It has been a while since we did a book review on the site, as books about the subject of arcades are not exactly plentiful. That changed slightly this weekend after David L. Craddock released his new book Arcade Perfect to the world.
As a disclaimer, I was given the chance to read the final copy of the book to be able to review it; nothing else was exchanged for this review post. I also don’t personally know the author.
The title and theme of the book stems from something that we used to be a topic of frequent discussion in gaming, as arcade ports used to be so common on home gaming systems that they were expected. Many consoles were judged on the quality of said ports, and how “arcade perfect” they happened to be.
Now if the book was nothing more than reviewing a bunch of ports, then I wouldn’t find it terribly interesting. Fortunately, it is not that kind of work. Instead, the author picked a number of popular arcade titles and delves into the history of how they transitioned from coin-op to home play. This is done in an engaging narrative style that combines history, interviews and dialogue. Those interviews involve the people directly involved in the chosen ports(the “unsung heroes” of the work on these ports as the author calls them), primarily from the United States and the UK, which provides a “from the horse’s mouth” perspective on the titles.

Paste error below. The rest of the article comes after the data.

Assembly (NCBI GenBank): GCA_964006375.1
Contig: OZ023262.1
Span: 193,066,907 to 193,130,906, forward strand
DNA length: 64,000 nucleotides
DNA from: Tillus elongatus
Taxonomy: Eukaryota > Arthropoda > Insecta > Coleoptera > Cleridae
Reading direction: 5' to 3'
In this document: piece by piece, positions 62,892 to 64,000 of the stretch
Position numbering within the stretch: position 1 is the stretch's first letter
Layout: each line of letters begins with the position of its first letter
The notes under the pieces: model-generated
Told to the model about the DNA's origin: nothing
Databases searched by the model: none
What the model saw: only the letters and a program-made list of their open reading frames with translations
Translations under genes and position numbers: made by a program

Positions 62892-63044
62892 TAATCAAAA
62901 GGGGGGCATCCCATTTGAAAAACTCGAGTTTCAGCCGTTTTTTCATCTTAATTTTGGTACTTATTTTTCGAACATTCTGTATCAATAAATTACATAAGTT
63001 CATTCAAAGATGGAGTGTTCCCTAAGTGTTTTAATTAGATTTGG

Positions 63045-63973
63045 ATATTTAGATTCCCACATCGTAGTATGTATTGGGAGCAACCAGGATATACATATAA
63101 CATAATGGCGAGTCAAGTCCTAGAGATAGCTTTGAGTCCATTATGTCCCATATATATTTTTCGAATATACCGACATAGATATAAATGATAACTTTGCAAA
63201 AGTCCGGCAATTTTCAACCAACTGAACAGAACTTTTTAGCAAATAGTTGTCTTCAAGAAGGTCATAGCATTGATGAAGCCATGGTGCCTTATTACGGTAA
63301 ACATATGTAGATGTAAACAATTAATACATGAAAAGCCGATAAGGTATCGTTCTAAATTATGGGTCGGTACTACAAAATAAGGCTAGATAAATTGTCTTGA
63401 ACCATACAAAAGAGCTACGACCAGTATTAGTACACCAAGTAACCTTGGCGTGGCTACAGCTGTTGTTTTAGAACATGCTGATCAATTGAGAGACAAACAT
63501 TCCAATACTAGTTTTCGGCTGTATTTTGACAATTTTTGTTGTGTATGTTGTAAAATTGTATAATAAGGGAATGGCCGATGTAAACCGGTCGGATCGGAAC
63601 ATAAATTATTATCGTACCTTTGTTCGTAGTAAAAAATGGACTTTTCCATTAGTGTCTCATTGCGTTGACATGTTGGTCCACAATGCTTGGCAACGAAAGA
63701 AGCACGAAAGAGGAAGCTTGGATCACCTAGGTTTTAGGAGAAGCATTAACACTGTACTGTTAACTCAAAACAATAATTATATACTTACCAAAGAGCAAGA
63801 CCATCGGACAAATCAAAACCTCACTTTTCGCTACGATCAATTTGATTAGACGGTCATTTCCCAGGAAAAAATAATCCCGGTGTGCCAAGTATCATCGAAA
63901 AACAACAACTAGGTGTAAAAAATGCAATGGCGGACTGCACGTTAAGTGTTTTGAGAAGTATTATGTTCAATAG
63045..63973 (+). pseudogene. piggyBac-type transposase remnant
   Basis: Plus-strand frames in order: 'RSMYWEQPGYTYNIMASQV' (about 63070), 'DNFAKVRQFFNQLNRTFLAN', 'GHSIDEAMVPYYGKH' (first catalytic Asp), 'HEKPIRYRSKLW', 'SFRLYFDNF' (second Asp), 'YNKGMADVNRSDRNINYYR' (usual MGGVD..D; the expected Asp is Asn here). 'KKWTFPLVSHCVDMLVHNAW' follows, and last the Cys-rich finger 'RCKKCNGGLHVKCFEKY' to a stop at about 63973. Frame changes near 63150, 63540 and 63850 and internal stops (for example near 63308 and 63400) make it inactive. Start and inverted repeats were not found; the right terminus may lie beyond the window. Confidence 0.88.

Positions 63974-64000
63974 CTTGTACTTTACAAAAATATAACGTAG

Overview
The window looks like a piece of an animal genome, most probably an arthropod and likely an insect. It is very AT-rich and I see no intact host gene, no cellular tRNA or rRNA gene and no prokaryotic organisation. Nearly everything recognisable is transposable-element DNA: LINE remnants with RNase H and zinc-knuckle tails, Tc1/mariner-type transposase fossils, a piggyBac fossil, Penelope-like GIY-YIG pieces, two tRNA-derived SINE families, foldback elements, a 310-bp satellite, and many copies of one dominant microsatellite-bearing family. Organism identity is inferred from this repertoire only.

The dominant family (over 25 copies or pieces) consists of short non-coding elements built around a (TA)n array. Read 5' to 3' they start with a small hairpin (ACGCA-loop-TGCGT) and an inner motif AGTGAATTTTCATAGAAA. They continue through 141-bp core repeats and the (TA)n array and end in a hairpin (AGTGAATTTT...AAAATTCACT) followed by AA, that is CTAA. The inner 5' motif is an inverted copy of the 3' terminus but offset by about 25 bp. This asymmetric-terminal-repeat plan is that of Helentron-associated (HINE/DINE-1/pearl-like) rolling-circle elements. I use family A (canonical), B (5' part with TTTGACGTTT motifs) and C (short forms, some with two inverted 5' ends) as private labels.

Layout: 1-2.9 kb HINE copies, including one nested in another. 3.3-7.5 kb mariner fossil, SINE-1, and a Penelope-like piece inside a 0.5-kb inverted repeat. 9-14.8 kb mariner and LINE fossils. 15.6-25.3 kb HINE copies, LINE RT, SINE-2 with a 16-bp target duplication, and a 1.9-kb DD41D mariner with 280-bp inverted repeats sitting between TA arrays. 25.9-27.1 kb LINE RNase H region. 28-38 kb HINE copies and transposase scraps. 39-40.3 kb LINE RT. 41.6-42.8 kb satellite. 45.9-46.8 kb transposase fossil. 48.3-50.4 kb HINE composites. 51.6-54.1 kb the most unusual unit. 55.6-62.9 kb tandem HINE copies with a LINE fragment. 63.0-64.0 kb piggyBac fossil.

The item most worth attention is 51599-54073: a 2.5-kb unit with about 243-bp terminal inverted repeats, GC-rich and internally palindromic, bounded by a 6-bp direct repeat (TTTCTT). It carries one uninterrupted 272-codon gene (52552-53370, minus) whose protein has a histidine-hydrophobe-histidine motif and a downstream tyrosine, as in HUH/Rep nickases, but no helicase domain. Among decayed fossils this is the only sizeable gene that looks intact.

The titles that the book provides this detailed “behind-the-scenes” look on are: PONG, Space Invaders, Missile Command, Pac-Man, Donkey Kong, Ms. Pac-Man, Double Dragon, Tetris, Teenage Mutant Ninja Turtles, Street Fighter II, Terminator 2: Judgement Day, Mortal Kombat, NBA Jam, Mortal Kombat II, Street Fighter Alpha, and San Francisco Rush 2049. Granted, with so many games out there that